1939 -- Oct. 3-14: Paintings on Velvet, 1800-1840 Feb. [14-?]: Nathaniel Kaz: Sculpture Nov. 7-25: Contemporary American Genre: 27 Painters and Sculptors Mar. [7-?]: Katherine Schmidt: Paintings May [8-?]: Group Show Jan. 24-Feb. 11: Yasuo Kuniyoshi: Paintings Dec. 6-30: Carl Walters: Ceramic Sculpture Jan. [24-?]: Jack Levine: Paintings Mar. 28-Apr. 15: William Steig: Sculpture June 7-30: American Art, Past and Present Apr. 18-May 16: William Harnett: `Nature-Vivre' Oct. [17-?]: John Marin: 20 Drawings Jan. 4-21: Important New Paintings by American Artists: Cikovsky, Karfiol, Marin,, O'Keeffe, Sheeler, and Varian Dec. 6-30: Christmas Exhibition: Paintings, Drawings, and Sculpture, $100 or Less May [16-?]: Raymond Breinin: Paintings

1940 -- Jan. [3-?]: Mitchell Siporin: Paintings Jan. [23-?]: Rainey Bennett: Paintings Dec. 2-21: Charles Sheeler: `Power,' 6 Original Paintings Commissioned for Reproduction in the December 1940 Issue of Fortune(N433:550 551) Mar. [25-?]: Yasuo Kuniyoshi: Lithographs Mar. [25-?]: Group Show: Paintings Feb. [20-?]: Julien Levi: Paintings Mar. [18-?]: Gallery Group Dec. [9-?]: Christmas Exhibition Oct. 17-Nov. 16: Opening Exhibition [43 East 51st Street] May 13-24: Artist's Fund Exhibition Apr. 23-May 11: Review of the Season: Paintings by Leading American Artists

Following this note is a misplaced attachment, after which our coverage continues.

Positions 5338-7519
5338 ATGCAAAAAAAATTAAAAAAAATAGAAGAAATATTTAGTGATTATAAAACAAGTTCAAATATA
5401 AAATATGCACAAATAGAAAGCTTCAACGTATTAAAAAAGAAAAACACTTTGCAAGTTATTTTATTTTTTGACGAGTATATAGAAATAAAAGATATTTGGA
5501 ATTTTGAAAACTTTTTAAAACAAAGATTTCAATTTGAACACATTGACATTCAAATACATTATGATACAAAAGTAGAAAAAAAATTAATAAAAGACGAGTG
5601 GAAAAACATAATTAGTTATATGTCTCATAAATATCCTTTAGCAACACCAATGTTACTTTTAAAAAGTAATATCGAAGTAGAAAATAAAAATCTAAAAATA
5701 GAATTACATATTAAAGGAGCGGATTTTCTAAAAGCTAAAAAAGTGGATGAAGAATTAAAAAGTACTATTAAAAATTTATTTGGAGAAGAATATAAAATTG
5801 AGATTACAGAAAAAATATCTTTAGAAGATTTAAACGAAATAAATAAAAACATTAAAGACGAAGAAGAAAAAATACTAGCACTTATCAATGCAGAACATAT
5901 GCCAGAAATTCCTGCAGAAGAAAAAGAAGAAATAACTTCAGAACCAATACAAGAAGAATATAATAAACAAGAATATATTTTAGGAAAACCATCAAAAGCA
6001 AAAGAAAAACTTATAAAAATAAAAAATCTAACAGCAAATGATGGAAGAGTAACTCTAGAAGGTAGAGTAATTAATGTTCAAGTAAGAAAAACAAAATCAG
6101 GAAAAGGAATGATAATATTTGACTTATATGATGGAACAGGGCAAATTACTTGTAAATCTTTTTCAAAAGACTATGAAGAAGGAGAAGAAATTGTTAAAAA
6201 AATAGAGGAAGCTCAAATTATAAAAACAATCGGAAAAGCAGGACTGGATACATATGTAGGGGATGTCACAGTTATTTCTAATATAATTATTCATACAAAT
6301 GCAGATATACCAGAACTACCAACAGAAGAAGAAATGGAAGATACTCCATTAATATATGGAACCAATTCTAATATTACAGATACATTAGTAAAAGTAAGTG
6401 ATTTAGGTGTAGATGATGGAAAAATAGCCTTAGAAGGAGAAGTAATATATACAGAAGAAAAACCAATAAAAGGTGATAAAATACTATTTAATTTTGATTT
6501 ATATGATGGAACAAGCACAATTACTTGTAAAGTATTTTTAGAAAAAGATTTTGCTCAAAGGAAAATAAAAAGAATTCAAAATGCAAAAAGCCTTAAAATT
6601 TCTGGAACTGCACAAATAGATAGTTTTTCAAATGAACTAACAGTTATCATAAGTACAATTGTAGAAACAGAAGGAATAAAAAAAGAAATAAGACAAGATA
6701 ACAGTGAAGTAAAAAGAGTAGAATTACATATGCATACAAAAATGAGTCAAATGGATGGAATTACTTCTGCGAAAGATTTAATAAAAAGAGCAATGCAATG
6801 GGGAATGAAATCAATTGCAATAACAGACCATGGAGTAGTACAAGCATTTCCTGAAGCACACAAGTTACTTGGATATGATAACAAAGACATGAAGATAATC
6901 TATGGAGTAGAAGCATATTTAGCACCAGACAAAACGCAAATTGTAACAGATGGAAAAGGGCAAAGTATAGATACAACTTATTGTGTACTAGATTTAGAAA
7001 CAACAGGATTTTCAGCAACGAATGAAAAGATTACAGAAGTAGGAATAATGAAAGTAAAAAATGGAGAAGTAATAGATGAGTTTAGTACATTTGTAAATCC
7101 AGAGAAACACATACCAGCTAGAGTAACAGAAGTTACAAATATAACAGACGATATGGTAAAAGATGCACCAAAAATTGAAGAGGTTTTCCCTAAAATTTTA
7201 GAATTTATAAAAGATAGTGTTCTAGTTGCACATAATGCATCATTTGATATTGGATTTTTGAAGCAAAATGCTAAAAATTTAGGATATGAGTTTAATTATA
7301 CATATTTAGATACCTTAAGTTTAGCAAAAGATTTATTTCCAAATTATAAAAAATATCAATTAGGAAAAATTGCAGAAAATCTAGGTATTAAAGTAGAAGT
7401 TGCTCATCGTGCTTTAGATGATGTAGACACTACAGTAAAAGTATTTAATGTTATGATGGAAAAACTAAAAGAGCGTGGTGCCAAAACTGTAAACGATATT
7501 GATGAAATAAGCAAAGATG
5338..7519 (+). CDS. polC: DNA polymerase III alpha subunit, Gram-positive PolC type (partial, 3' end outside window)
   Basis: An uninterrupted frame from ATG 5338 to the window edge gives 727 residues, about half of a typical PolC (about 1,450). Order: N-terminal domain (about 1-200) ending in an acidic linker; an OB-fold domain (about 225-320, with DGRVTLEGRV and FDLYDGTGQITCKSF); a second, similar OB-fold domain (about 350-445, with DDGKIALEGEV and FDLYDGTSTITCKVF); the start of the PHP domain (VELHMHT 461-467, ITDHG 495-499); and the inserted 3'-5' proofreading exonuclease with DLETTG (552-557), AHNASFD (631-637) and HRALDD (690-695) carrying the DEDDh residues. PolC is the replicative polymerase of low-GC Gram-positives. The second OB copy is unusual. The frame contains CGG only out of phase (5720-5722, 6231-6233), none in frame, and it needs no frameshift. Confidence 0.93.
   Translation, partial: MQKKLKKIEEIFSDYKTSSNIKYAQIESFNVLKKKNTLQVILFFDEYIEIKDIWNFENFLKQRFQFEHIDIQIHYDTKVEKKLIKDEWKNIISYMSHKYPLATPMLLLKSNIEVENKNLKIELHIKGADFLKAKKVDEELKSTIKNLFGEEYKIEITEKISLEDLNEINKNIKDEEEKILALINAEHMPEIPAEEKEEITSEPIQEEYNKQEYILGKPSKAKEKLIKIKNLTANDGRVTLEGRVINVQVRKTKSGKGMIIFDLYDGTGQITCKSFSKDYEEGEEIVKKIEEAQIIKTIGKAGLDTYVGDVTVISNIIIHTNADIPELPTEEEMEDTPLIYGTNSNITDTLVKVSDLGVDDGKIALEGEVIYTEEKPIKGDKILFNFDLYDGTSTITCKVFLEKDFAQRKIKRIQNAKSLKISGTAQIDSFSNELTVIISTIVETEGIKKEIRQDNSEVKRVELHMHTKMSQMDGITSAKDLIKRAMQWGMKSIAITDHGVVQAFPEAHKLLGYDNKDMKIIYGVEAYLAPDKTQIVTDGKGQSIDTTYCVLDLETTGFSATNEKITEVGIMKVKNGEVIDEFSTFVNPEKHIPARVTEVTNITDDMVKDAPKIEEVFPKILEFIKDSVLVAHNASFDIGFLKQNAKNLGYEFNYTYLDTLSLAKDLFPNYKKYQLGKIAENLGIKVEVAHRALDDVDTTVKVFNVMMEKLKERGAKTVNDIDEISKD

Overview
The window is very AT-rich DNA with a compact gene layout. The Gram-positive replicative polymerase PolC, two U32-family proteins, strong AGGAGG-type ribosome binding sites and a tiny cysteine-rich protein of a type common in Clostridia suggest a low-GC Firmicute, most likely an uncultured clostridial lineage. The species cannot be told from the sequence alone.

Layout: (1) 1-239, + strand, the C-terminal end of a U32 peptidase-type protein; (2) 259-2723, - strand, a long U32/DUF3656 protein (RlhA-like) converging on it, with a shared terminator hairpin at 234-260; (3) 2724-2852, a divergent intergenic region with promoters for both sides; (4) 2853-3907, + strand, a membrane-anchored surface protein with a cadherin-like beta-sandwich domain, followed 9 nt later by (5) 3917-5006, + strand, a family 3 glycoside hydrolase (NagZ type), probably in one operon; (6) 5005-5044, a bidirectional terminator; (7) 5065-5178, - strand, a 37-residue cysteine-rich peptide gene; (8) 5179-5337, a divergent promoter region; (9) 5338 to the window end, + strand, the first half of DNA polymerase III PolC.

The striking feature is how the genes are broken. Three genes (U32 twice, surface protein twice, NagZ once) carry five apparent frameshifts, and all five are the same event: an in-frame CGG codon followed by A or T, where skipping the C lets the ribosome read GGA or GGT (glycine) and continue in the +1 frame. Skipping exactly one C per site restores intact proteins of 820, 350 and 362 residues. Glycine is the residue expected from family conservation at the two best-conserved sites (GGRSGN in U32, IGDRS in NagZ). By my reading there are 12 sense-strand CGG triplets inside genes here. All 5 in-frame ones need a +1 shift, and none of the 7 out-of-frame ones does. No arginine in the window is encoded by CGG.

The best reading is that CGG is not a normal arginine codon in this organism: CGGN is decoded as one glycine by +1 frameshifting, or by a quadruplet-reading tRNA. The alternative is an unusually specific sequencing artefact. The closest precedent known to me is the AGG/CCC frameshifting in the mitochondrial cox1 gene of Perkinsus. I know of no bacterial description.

1941 -- Dec. 9-Jan. 3, 1942: American Negro Art: 19th and 20th Centuries Sept. 16-Oct. 11: American Folk Sculpture: Weather Vanes in Metal and Wood: 18th and 19th Centuries [?]-June 27: Summer Exhibition and William Harnett May 6-30: What Is Wrong with This Picture? Nov. 13-Dec. 6: Yasuo Kuniyoshi: Recent Paintings (Br10: 699-700) Nov. 11-Dec. 6: Bernard Karfiol Oct. 21-25: American Folk Art Sale Oct. 7-Nov. 1: New Examples by Leading American Artists Apr. 8-26: Spring: New Paintings by Outstanding Americans Feb. 25-Mar. 22: Masterpieces in American Folk Art Jan. 7-Feb. 1: The Painter Looks at Music Feb. 4-21: 13 American Paintings

1942 -- Oct. 13-31: Paintings, Cartoons, Photographs of the St. Louis Post Office Murals by Mitchell Siporin and Edward Millman Dec. 22-Jan. 9, 1943: Inter-American Folk Arts, 1700-1900: Paintings and Sculpture by Little Known and Anonymous Artists of Argentina, Chile, Colombia, Ecuador, Haiti, Mexico, Peru, U.S.A. Jan. 7-24: Watercolors and Drawings by Leading American Artists Feb. 3-28: Julian Levi Mar. 3-28: Battles & Symbols of the U.S.A.: Exhibition of Paintings and Sculpture by American Folk Artists Apr. 7-May 2: Spring Exhibition: New Paintings and Newly Discovered Paintings by William M. Harnett Apr. 7-May 2: American Folk Art May 5-29: Yasuo Kuniyoshi: Retrospective Loan Exhibition, 1921-1941 (Br10: 703-705) June 10-26: Paintings, Sculpture, Drawings by Leading American Artists Sept. 22-Oct. 10: Opening Exhibition: New Paintings and Sculpture

1943 -- Jan. 12-30: Breinin: Recent Paintings (D55: 77) Mar. 2-27: William Zorach: Selected Sculpture (D57: 632-634) Mar. 31-Apr. 24: Spring Exhibition and American Folk Art June 8-25: Summer Exhibition: American Art Oct. 5-30: 18th Annual Exhibition: American Art Oct. 27-Nov. 20: Recent Paintings in Encaustic by Karl Zerbe Nov. 23-Dec. 11: Demuth, Dickinson, "Pop" Hart, Pascin